For what felt like an eternity, my dad and I waited until the specialist had looked at my scan. He told me there was something growing in my shin bone and I wasn’t allowed to weight-bare until we found out what it was (he then physically handed me a pair of crutches!) I replied saying, “Sorry I can’t take those, I’m in a show that starts this week.” He replied, “I’m sorry, you are not. There is something pushing on your bone from the inside, if you put weight on that leg your bone could break.”

I was heartbroken, my first professional dance job and the hospital were telling me I wasn’t allowed to do it!

I was then sent for a chest X-ray, which completely baffled me, it was my leg that was hurting not my chest? Still at this point I had absolutely no idea why; the C word had never been mentioned or even crossed my mind.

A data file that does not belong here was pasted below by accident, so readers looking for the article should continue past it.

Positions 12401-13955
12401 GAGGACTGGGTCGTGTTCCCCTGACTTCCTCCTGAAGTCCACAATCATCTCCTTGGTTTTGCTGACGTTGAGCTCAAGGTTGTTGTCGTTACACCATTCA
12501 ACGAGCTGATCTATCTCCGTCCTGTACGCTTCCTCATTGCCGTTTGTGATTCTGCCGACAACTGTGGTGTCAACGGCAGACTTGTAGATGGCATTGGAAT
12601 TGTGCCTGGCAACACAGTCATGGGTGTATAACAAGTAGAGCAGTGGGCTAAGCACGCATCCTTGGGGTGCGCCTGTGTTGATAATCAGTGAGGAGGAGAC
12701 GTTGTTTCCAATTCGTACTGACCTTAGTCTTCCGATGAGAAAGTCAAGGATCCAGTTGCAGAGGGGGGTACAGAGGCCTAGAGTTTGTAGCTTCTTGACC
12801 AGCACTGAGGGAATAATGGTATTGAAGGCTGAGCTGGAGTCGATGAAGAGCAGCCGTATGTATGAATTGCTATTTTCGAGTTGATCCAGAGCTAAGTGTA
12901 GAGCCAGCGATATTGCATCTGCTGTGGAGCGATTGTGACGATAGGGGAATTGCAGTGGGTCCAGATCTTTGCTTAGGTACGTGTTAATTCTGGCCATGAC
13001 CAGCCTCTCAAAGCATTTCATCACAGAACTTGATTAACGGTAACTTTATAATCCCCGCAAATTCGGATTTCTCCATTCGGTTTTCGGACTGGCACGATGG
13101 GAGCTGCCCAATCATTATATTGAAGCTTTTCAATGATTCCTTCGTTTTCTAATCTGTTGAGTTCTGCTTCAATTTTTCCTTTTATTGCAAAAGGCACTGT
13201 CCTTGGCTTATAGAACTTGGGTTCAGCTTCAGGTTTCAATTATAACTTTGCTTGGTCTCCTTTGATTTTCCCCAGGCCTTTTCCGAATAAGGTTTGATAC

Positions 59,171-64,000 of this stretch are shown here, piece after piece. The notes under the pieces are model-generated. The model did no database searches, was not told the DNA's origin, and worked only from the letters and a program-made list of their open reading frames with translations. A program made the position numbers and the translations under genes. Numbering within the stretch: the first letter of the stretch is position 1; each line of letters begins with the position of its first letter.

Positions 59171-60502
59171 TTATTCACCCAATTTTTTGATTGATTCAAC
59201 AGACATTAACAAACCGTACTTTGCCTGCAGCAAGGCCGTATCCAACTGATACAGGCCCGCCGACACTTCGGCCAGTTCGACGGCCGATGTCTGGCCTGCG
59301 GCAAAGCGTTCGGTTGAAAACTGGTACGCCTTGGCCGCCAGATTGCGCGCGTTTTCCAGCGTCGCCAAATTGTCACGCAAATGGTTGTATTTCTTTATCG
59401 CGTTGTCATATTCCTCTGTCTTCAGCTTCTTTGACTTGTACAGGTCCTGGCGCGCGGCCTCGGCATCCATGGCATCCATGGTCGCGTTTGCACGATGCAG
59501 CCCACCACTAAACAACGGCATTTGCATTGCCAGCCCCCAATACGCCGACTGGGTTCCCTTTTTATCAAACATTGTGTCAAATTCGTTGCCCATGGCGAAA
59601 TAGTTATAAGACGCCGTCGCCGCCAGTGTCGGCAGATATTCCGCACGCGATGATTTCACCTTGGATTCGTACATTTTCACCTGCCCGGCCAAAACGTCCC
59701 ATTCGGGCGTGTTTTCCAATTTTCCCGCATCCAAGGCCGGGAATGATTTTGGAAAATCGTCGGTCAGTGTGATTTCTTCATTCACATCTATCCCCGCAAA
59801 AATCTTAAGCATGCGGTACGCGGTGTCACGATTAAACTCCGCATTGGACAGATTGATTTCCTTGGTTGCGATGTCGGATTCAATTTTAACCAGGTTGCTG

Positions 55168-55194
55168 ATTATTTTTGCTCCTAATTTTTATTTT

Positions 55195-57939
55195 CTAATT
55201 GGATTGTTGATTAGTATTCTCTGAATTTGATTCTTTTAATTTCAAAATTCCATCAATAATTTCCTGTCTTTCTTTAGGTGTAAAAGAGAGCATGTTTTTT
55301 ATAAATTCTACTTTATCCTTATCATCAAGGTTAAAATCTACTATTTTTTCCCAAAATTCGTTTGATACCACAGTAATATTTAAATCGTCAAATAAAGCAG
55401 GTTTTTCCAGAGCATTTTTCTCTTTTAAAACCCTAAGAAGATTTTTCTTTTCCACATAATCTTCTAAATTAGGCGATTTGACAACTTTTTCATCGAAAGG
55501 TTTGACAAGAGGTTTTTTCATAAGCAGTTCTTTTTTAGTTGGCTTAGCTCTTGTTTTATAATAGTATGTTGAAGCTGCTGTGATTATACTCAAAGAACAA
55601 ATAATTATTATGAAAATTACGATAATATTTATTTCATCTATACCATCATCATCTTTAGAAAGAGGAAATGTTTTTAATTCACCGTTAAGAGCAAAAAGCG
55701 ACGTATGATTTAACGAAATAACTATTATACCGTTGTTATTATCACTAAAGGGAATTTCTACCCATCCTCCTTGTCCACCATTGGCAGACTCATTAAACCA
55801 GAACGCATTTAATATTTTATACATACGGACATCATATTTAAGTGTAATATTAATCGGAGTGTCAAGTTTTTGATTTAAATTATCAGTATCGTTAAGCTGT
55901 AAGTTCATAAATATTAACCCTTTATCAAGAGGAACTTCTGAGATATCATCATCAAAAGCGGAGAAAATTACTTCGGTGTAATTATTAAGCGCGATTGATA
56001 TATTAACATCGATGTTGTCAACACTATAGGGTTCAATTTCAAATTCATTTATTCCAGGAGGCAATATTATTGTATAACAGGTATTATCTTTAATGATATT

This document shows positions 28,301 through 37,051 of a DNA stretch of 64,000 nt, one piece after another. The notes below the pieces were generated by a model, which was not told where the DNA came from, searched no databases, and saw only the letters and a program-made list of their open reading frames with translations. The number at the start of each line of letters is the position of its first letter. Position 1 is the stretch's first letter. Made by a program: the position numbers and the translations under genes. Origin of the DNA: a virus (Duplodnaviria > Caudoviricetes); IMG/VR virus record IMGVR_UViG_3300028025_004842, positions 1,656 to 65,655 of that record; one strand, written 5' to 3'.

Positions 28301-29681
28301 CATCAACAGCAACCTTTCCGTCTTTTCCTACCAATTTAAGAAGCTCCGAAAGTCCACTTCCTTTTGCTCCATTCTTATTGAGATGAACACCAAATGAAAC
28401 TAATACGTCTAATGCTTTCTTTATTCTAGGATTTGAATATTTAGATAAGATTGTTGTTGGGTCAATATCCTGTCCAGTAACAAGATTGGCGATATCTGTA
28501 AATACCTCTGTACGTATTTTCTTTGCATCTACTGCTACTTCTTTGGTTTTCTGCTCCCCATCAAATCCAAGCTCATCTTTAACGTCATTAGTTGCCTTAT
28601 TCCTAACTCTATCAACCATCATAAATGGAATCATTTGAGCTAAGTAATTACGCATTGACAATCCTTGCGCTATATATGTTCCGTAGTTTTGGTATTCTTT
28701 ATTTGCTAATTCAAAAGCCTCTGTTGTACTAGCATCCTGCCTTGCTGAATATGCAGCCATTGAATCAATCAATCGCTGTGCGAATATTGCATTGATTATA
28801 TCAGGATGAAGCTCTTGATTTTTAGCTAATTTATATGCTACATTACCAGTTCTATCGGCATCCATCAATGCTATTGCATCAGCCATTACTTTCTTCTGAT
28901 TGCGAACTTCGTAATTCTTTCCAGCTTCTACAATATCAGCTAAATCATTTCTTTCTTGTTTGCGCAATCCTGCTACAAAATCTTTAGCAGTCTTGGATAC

The chest X-ray was normal but after an MRI scan I was referred to the Royal Orthopaedic Hospital in Birmingham to see a consultant there. He said from the MRI scan it looked like I had a bone infection as whatever it was, was encased inside the bone. His exact words were “I would tell you if I thought you had cancer.” That was the first time the word was used. I don’t know if it was us being naïve, but it had honestly never come into my mind.

I didn’t even know you could get cancer in your leg.

I was told I’d have a biopsy to fully make sure his assumptions were correct; thank goodness I had the biopsy. I had this exactly a week later in Birmingham and a full body bone scan. I was feeling confident that it would be something a few antibiotics would sort out and I would be dancing again in a few weeks.